Legal vs PR–the BP trial highlights the conflicts between two competing courts

So BP is on trial and the news headlines are filled with stories about former BP executives testifying about the company’s putting “profits above people.” This situation highlights the often-discussed conflict between the court of law and the court of public opinion. And the often-discussed conflict between lawyers and PR folks.

The CEO and leadership of the company must make the decision when these two forces collide. Clearly Bob Dudley and the BP board have decided that winning in the court of law is more important than winning in the court of public opinion. Let’s look at this decision because as a PR person, like I suspect most PR people, my inclination is to think: how stupid can they be? Why encourage all the old outrage and hatred against their company to resurface? After spending an unbelievable amount of money to convince everyone they are doing it right in restoring the gulf after the spill, why waste the goodwill that that money was intended to generate by allowing this trial to scratch the scab off all the old wounds?

But, things are not so simple. And as we PR folks often accuse the lawyers of only looking at it from the legal perspective, we can be accused of only looking at it from the reputation perspective. According to one estimate, there is at least $17 billion at stake in this trial. 17 billion–that’s enough to pay the federal deficit for–wait, we won’t go there. 17 billion is a lot of money for even a company the size of BP. A CEO has to take numerous factors into consideration, including share value, responsibility to shareholders, and the long term future of the company. A major point of this trial is assigning blame, so there is also the consideration that when all is said and done, blame will be shared (as it has so far in the court of law far more than in the court of public opinion) between Transocean, Halliburton and others. So there is reasonable hope that a positive outcome in the trial will not only save billions, but help the public understand this was a complex event with multiple causes and multiple points of failure.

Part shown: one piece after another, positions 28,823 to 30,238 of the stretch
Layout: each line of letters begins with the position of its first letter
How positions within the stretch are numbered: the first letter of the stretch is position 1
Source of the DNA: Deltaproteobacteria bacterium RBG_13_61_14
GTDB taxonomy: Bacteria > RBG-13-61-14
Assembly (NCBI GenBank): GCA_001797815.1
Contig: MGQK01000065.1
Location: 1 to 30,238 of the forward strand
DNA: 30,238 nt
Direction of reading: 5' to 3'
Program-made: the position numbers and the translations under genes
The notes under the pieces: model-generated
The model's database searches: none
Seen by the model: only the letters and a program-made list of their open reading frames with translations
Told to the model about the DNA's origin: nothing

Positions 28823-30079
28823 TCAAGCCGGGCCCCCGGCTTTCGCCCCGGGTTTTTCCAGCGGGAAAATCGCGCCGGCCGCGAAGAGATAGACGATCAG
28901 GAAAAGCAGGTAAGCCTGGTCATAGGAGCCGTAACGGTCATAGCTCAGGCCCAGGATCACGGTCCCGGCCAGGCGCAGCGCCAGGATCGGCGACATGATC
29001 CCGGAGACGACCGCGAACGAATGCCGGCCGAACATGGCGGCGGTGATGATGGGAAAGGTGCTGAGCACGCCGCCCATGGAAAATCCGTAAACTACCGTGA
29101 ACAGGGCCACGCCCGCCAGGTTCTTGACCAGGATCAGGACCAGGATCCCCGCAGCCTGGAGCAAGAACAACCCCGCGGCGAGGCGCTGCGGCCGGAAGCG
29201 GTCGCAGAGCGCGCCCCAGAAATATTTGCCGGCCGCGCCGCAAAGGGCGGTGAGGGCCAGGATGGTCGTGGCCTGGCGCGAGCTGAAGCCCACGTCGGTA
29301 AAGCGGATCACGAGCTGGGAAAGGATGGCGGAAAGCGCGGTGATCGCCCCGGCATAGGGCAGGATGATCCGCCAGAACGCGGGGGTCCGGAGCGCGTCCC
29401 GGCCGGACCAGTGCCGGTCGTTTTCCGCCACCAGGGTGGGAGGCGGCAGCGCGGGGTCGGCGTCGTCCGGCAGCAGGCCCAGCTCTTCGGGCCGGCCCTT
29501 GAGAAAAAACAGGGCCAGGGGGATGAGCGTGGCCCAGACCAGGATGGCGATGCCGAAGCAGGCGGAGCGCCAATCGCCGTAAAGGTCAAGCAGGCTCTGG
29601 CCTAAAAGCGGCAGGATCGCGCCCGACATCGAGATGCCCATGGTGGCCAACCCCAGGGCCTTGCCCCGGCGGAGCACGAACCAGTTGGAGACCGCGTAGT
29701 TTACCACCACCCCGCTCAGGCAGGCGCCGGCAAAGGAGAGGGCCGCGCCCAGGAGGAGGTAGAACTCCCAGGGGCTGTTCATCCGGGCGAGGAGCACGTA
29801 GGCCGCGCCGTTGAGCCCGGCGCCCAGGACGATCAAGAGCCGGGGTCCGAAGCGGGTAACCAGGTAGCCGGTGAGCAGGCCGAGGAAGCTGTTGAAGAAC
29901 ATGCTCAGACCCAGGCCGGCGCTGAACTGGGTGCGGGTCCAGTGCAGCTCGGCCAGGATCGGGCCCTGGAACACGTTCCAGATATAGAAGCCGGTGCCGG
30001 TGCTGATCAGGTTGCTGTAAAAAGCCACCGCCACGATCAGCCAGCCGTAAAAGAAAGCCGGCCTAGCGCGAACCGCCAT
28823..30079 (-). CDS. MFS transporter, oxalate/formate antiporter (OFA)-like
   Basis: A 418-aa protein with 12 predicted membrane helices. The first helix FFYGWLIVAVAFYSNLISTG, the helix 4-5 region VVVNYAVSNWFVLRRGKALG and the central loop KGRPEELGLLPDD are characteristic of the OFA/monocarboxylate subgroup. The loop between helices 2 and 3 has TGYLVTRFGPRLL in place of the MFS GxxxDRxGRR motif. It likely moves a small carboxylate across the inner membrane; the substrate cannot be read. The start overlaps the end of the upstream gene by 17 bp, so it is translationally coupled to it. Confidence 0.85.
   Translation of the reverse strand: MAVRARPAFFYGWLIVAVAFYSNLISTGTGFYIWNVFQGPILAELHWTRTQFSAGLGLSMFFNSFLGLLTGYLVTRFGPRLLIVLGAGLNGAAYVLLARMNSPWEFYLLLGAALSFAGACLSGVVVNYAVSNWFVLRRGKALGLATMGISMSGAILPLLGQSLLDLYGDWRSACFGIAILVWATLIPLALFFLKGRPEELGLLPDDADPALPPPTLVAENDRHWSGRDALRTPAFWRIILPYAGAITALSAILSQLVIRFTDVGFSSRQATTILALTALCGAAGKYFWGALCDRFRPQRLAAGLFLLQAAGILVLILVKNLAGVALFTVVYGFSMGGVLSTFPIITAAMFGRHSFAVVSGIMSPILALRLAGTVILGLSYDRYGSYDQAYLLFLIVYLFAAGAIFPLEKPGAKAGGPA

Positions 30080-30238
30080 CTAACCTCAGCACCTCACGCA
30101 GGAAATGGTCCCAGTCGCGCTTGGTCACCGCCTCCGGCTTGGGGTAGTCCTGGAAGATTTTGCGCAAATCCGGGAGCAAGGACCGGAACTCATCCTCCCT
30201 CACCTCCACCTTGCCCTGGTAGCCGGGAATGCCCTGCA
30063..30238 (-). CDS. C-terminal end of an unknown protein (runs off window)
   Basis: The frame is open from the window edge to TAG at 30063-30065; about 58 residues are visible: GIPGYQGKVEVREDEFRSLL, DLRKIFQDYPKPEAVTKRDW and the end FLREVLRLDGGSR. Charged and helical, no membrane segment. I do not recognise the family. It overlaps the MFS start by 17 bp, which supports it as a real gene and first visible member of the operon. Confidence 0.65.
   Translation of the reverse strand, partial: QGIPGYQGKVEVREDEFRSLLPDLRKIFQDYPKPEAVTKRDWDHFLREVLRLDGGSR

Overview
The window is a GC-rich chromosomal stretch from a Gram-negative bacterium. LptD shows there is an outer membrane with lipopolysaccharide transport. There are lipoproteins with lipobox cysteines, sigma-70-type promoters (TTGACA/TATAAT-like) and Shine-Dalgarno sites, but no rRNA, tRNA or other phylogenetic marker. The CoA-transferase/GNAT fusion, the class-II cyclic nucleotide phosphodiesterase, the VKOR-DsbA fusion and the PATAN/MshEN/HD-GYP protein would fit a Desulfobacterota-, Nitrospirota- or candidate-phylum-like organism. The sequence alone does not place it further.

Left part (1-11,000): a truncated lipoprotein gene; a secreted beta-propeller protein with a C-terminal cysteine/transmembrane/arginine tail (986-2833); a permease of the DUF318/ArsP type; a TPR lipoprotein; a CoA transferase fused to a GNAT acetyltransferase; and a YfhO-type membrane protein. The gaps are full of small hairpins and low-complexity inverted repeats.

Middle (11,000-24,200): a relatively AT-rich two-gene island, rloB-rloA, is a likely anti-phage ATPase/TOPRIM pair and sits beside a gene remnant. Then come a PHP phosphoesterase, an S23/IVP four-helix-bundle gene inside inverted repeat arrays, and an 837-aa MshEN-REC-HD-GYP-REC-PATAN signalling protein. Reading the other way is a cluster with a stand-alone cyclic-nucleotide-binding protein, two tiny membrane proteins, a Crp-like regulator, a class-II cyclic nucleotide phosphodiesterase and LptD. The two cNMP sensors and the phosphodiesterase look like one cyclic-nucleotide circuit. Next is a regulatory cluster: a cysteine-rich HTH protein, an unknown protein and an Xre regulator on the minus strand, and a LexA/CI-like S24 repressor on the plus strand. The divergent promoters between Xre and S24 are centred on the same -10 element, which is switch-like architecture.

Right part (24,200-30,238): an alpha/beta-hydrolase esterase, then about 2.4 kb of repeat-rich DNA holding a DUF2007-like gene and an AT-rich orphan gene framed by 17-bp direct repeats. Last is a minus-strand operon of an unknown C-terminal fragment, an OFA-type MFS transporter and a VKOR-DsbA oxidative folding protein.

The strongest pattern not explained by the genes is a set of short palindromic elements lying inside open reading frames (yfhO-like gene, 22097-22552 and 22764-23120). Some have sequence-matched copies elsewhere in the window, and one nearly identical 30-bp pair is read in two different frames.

I think there is another reason why its more rational to proceed with this trial than first glance suggests: ExxonMobil. The shadow of the ExxonValdez lingers, but has been much diminished by the BP spill. You may recall that Exxon’s CEO took great heat for not showing up at the spill. BP CEO Tony Hayward, intent on not making that mistake, made the mistake of showing up too much until he was caught in an unfortunate comment. Funny thing–that comment is now tied to his name so the headlines read: Tony”I want my life back” Hayward. This is so ridiculous. But after the Exxon headlines died down then CEO Lee Raymond took a very strong anti-reputation position. It’s well known in the industry that his view was “people may hate us but they are going to keep buying our product.” So he set about continuing to build a company that would be the envy of everyone else in terms of efficiency, effectiveness and share value. He did. ExxonMobil recently regained its position, which it lost relatively briefly to Apple, as the world’s most valuable company. While many who buy its products may still have a lingering distaste over the ExxonValdez, the shareholders may be happy that the company didn’t waste too many dollars and too much effort on convincing everyone what a nice company they are.